Rare, Threatened and Endangered Animal Fact Sheet

Mountain Chorus Frog

photo of Mountain Chorus Frog 

Mountain chorus frog, Pseudacris brachyphona
Photograph by Ed Thompson

By fall, amphibians like the mountain chorus frog are preparing to burrow into the mud to spend the winter. But on May evenings in Garrett County this inch-and-a-half long frog is noisily squeaking at a high pitch to attract a mate.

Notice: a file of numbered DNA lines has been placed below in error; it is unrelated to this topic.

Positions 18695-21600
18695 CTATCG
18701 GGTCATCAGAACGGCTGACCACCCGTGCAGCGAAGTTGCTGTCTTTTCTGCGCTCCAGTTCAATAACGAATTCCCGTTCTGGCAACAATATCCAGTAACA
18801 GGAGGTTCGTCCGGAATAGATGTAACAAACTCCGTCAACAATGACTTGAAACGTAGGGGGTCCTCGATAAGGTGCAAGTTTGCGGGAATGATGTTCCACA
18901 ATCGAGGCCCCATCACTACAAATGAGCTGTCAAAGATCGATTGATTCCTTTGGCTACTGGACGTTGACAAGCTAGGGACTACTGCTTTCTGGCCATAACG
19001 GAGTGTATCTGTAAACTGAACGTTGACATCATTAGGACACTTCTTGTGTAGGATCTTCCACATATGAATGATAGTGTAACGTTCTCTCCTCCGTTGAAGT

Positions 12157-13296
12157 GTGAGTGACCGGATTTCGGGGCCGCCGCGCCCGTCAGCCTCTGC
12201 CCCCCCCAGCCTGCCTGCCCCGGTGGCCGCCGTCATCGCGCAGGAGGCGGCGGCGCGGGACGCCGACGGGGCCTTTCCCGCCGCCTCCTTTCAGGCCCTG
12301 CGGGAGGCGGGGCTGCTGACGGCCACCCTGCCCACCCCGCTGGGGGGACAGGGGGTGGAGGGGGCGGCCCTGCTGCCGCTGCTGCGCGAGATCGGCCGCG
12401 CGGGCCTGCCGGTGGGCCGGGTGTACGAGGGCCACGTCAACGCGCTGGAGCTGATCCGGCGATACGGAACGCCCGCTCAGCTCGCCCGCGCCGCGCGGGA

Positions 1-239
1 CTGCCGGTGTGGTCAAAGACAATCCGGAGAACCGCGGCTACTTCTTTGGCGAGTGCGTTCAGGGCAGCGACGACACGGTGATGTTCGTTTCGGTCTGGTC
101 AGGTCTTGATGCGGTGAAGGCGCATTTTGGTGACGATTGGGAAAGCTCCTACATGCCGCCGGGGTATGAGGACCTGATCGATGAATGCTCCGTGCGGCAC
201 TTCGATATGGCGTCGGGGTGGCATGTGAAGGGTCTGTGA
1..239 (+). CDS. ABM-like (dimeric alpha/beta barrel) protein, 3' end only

The mountain chorus frog is Endangered in Maryland because its natural breeding places – wooded seasonal pools and springs – are often disturbed by human activities. Much of this natural wetland habitat has been degraded or destroyed.

Scientists are now seeking the causes of an apparent worldwide decline in frogs and other amphibians. Eggs and larvae of amphibians are susceptible to acidification of their aquatic habitat. As adults, their moist skin may facilitate the ingestion of environmental poisons.​